Updated March 30, 2020 - CARES Act: Paycheck Protection Program (SBA 7(a) Covered Loans) and Loan Forgiveness
The CARES Act signed by the President, creates a new loan product within the Small Business Administration’s 7(a) Loan Program called "Paycheck Protection Loans". The expressed intention of the program is to assist and incentivize businesses to keep their doors open and keep as many employees employed during the crisis, by providing them low-interests, partially forgivable loans, to cover expenses like rent, payroll, employee health insurance benefits, and the paid leave impose on them under the Families First Act. Below is a summary of the program.
SBA-approved lenders will have delegated authority to process, close, and service a covered loan without SBA review, which should assist with the expedition. Importantly, these loans will be guaranteed by the SBA, and no personal guarantee or collateral will be required. Additionally, the SBA shall not have recourse against any individual shareholder, member, or partner or an eligible recipient of the covered loan for non-payment of any covered loan under most circumstances.
Covered loans can be used to cover payroll costs, including costs related to the continuation of group health benefits during periods of paid sick, medical or family leave, and insurance premiums, employees’ salaries, commissions, or similar compensation, payments of interest on any mortgage obligation, rent, utilities and interest on any other debt obligations that were incurred before Feb. 15, 2020.view and gather information on your payroll costs.
Generally speaking, businesses eligible to receive the loans are businesses, 501(c)(3)'s, veterans organizations, and Tribal business with not more than 500 employees and which meet certain other statutory requirements. Also eligible are: (1) any business that employs not more than 500 employees per physical location and is assigned a North American Industry Classification System code beginning with 72 (The Accommodation and Food Services sector); (2) any business operating a franchise that is assigned a franchise identifier code by the Administration; and (3) any business that receives financial assistance from a company licensed under section 301 of the Small Business Investment Act of 1958.
The maximum loan amount shall be the lesser of $10 million dollars or 2.5 times the average monthly payroll based on the prior year’s payroll. Payroll calculation to determine the maximum loan amount shall exclude the compensation of an individual employee in excess of an annual salary of $100,000.00, as prorated for the covered period of February 15, 2020 to June 30, 2020. Covered loans will have an interest rate of 4%, provide complete payment deferment relief for a period of not less than 6 months, including payment of principal, interest and fees, and have a maturity of 10 years from the date the borrower applies for loan forgiveness (for any remaining balance after reduction based on the loan forgiveness). All borrower and lenders fees for the covered loans will be waived.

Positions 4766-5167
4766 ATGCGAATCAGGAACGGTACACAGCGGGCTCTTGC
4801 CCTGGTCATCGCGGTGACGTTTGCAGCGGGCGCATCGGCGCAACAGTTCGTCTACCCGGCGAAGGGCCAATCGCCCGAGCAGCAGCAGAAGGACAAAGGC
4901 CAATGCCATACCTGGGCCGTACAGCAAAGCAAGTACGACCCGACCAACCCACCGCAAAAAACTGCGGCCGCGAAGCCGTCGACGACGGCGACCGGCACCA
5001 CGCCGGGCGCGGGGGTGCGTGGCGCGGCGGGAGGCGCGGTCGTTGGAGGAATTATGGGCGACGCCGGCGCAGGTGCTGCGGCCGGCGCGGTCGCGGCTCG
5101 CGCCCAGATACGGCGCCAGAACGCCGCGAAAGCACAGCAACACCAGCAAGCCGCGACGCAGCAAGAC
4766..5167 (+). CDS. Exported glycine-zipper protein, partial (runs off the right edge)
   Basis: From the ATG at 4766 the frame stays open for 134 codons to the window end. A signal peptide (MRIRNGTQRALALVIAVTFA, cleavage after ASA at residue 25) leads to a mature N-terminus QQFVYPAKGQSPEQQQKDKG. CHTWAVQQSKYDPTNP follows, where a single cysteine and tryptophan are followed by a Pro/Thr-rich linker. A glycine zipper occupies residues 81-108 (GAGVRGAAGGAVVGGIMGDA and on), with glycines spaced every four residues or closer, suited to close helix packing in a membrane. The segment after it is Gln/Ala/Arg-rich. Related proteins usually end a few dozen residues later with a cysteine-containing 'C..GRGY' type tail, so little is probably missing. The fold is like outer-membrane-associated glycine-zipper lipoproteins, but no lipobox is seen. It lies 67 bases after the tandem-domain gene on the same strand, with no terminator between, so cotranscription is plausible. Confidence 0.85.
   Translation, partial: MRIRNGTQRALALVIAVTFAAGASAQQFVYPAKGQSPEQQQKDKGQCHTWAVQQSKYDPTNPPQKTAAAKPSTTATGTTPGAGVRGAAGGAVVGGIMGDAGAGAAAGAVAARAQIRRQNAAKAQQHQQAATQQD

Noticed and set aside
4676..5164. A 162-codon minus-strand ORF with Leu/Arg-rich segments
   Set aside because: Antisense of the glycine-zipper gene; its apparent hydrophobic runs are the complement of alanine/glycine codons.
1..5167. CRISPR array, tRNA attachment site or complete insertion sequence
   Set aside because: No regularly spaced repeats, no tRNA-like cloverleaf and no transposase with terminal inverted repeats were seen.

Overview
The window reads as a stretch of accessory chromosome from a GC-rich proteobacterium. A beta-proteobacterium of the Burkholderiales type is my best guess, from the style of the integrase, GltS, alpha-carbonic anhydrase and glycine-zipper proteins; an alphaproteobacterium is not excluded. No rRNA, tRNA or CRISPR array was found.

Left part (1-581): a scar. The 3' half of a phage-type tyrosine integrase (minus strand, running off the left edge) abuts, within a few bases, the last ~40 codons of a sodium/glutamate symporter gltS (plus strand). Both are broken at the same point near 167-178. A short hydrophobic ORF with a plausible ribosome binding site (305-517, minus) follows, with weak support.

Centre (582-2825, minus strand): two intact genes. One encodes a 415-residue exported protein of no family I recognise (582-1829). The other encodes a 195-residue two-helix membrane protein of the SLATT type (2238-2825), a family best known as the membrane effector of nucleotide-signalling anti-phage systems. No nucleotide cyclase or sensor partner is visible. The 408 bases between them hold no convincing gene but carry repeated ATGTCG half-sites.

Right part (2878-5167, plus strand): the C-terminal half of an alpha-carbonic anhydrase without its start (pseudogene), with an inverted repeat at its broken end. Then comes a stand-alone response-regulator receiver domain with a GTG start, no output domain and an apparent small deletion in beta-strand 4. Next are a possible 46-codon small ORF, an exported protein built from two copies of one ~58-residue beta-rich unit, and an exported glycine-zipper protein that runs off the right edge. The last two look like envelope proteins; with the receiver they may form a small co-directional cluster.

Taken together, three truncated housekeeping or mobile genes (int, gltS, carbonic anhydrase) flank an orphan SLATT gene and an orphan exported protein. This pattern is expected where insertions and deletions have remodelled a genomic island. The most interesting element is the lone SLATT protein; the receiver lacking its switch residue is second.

Loan recipients will be eligible for loan forgiveness in an amount equal to the sum of the costs incurred and payments made during an 8-week period beginning on the date of origination of the loan. Costs incurred shall include: (1) defined payroll costs (note: excluding those making an annual salary in excess of $100,000.00 as prorated during the covered period), (2) payments of interest on any mortgage obligation (being the liability of borrower, mortgage on real or personal property and incurred before Feb. 15, 2020) (not including any prepayment or payment of principal on a covered mortgage obligation), (3) any payment on any covered rent obligation, and (4) any covered utility payment.
The amount of loan forgiveness shall be reduced proportionally by: (1) any reduction in employees retained compared to the prior year; and/or (2) by the reduction in pay of any employee beyond 25% of their prior year compensation. The loan forgiveness program provides flexibility for businesses that re-hire workers that were previously laid off.
Borrowers must file an application for forgiveness with their lender. The lender must issue the decision on forgiveness no later than 60 days after the date on which a lender receives the application. For purposes of the IRS, amounts forgiven shall be excluded from gross income. Additionally, with respect to the IRS and Employee Retention Credit provided for under the CARES Act, any employer that receives a Paycheck Protection Loan shall not be eligible for a credit against employment taxes for qualifying wages to each employee or delay of payment for applicable employment taxes. It is recommended that you consult your payroll tax advisor for the effect of any Paycheck Protection Loan on payroll tax payments.
SBA approved lenders are now waiting for the SBA to issue the pertinent regulations so applications can be submitted before lending can occur. This could take weeks. We recommend you reach out to your banker/lending provider to see if they are now an SBA approved lender (if not find a bank or lender that is) and start to review and gather information on your payroll costs.